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Prime Berth in Twillingate

Hello and welcome to my blog! I’m glad you’re here. It’s week 35 in 2022 and I’m hosting Weekend Coffee Share linkup #85. Come on in for a coffee or tea, and let’s catch up.

Before reaching St. John’s, the capital city of Newfoundland and Labrador, from Western Newfoundland, I passed through many small fishing communities and headed north to the town of Twillingate, located on the Twillingate Islands on the north east coast of Newfoundland.

Twillingate gets its name from the French word “Toulinquet,” given to the islands by French fishermen, who compared it to a group of islands off the French coast near Brest also called Toulinquet. Twillingate is known for icebergs, whales, ocean experiences and outdoor adventures. It was a historic fishing community (since the 1500s), but because of the decline of the fishing industry, its economy now relies more on tourism.

One of the attractions in Twillingate is the Prime Berth Fishing Heritage Centre. It is a private interpretive fishing center and craft studio created by David Boyd, with the support of his wife Christine, as a tribute to his fisher forefathers. Captain Dave also runs boat tours for iceberg viewing and whale watching.

Prime Berth refers to the age old practice of each spring holding a draw, or lottery of sorts, to determine the place, or “berth” where fishermen would set their cod traps during the coming summer. Everyone hoped and prayed that they would be lucky enough to draw the best spot, or “Prime Berth”, as it was called. In David’s case this was personal and special as all the fishermen gathered in his father’s kitchen each May for the annual cod trap draw. In honour of this tradition, and as a tribute to proud people so dear to his heart, David decided to call his heritage centre – “Prime Berth”- meaning literally -“the best spot!”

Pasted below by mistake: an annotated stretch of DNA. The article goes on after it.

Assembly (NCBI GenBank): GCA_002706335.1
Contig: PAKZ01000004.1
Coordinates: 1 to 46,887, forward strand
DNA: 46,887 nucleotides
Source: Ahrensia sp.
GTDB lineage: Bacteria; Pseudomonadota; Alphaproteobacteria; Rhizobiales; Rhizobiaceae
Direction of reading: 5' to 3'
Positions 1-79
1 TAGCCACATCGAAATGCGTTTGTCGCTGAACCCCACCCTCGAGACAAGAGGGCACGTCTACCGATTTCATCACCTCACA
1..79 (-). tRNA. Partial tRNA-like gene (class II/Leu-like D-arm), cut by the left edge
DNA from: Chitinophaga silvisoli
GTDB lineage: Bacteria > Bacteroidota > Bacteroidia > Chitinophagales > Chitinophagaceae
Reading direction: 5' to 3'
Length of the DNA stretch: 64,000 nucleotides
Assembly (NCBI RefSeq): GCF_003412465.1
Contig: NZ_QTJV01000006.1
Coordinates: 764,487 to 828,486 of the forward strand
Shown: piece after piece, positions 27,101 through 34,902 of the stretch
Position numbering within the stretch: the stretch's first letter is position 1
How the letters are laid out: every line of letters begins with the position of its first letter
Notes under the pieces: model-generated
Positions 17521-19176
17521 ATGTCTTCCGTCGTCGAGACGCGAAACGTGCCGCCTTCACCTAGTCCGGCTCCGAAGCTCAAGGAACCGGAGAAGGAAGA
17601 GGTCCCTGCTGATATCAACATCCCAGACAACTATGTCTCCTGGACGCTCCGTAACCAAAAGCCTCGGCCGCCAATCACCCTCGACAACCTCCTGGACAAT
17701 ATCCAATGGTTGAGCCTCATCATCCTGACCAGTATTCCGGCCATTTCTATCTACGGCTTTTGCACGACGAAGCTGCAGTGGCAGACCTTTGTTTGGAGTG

Prime Berth Fishing Heritage Centre

The following two slideshows highlight some of the displays that I found interesting at Prime Berth. Click on the arrows or swipe to move through the slides.

Buildings and Doors

These brightly painted buildings house fishing artifacts and tools. There are hundreds of items on display in the buildings and on or above the doors. The last picture shows the jaw bone of a fin whale found at Trinity Bay in the 1950s.

Murals

These murals depict life in a fishing community. Look closely to see fish, icebergs, whales, seabirds, boats, clapboard homes, fishermen and women, the ocean and the rocky coastline. The island of Newfoundland is nicknamed “The Rock” because of its rocky terrain and high cliffs.

I hope to take you on an easy walk in a charming and historic town next week.

Shared with #ThursdayDoors, PPAC#62, #SundayStills.

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Loving Life in August 2022

Trumpet vine flowers

Hello and welcome to my blog! I’m glad you’re here. It’s week 34 in 2022 and I’m hosting Weekend Coffee Share linkup #84. Come on in for a coffee or tea, and let’s catch up.